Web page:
Mission to decolonise the curriculum
There was once a teacher who was passionate about challenging our perspective of British and world history. A teacher whose mission was to decolonise the curriculum. Then one day, a small education company, dedicated to supporting schools and teachers with their awesome (if we do say so ourselves) planning and resources, started chatting to the passionate teacher. They agreed to tackle this mission together to bring about change and to make sure children are able to see themselves in history.
That teacher is Jen Foster, otherwise known as Good Morning Ms Foster on Instagram, and that company? You guessed it, us! PlanBee!
Our partnership with Jen started as a simple discussion about working together, and turned into a shared passion to dive deeper into the ‘hidden curriculum’. In particular, those significant people and events in history that have had an impact on how we live today.
So where do we start?
We already have some great History units on ancient civilizations such as Maya and The Kingdom of Benin, but we wanted to look at a period where we could make clear comparisons to British history. When we realised that the Zulu kingdom was founded around the same time as Victorian Britain, we could instantly see the potential to make direct comparisons, challenge perceptions and make space for important discussions about colonialism.
Our aim is to bring you along on this journey, by regularly coming to you live via Instagram, discussing our findings and thoughts and creating a unit of work that takes history teaching—and children's learning—one step further.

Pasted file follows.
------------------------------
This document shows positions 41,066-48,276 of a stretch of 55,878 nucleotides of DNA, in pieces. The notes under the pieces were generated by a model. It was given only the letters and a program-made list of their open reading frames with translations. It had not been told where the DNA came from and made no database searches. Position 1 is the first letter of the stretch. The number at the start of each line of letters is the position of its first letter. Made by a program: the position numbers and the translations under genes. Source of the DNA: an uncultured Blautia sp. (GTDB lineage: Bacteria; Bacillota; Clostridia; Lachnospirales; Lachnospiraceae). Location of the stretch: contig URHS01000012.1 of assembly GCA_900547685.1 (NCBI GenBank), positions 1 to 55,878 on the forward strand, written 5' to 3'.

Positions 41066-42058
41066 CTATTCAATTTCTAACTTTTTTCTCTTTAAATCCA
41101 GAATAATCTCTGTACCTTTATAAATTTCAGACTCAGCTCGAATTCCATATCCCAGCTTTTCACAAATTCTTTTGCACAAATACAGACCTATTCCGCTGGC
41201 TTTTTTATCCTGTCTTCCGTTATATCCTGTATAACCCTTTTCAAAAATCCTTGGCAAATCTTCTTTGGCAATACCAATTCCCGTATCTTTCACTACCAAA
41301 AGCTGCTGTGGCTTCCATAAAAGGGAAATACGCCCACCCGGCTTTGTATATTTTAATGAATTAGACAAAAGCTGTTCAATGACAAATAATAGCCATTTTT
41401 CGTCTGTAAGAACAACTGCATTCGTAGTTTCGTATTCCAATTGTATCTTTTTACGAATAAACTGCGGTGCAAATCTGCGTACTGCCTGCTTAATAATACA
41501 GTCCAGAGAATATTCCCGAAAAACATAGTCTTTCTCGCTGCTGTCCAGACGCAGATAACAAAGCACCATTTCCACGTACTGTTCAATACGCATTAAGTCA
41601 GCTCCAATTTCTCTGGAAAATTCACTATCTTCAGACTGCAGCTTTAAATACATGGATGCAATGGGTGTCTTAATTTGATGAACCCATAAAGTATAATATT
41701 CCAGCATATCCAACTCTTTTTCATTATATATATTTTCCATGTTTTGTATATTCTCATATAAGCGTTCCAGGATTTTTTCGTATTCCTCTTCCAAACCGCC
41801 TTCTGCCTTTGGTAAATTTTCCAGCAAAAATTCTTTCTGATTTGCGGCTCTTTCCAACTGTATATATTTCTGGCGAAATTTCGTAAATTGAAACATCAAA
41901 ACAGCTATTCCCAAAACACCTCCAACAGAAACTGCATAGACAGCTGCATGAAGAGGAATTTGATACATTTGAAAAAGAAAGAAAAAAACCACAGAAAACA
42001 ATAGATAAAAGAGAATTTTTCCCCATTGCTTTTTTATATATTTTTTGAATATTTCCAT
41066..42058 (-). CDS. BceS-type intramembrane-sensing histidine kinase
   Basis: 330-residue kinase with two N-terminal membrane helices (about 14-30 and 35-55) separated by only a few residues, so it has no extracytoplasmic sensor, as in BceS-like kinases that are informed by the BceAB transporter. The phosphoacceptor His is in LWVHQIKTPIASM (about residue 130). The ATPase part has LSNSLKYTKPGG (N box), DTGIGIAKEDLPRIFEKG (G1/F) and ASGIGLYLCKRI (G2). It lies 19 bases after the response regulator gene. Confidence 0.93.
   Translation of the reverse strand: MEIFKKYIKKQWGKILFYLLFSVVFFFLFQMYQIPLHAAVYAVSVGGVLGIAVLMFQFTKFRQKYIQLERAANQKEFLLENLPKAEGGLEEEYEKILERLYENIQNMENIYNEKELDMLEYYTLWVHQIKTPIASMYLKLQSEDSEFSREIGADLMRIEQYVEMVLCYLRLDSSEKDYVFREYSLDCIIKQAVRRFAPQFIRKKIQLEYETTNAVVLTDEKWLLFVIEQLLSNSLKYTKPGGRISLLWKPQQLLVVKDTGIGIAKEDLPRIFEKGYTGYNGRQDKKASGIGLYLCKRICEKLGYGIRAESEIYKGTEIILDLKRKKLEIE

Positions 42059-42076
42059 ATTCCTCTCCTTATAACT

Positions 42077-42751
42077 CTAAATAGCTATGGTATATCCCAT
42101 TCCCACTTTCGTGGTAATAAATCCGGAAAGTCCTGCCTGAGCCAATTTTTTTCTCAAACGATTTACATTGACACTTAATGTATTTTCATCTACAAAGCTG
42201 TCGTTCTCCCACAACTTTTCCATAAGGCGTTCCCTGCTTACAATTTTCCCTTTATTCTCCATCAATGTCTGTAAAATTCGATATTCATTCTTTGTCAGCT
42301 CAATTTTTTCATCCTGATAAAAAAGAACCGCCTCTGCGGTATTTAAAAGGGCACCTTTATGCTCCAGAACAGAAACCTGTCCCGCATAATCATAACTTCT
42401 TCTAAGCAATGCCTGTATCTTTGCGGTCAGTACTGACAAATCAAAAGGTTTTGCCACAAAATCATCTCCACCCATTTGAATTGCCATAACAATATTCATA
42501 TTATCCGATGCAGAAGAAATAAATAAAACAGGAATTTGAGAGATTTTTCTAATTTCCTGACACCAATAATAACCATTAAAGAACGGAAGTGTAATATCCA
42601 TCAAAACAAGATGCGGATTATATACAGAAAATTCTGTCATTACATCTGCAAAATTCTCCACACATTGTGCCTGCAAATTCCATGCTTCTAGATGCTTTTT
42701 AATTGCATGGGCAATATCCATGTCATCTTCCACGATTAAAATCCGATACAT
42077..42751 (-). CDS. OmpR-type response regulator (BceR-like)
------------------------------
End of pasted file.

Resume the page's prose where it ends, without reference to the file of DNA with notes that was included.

Who is Good Morning Ms Foster?
Jen, otherwise known as Good Morning Ms Foster, is an educator, trainer, specialist and all round teacher cheerleader!
Jen has 'many fingers in many pies' as she puts it: mentoring NQTs, creating resources and now partnering with PlanBee to decolonise the curriculum.
What do we mean by ‘decolonise’ and why is it important?
To decolonise the curriculum means to rethink and reframe the way we teach and learn world history, by picking apart the bias and looking through a different lens… one that isn’t British- or Europe-centered.
Jen Foster explains “There is currently no sense of belonging or identity for a child who is not White British within the history curriculum”
We want to see our curriculum represent the diverse society we live in today, giving children the whole picture and not just one perspective. By giving children the opportunity to reflect on history as it happened, we allow them to learn from the mistakes of the past and give them ownership over a better and more inclusive future.
We will be working away behind the scenes to put together planning for The Zulu Kingdom. We want to take you on this journey with us! We will be going LIVE after each planning session, keeping you up to date and opening up the conversation to you!
Follow Jen Foster!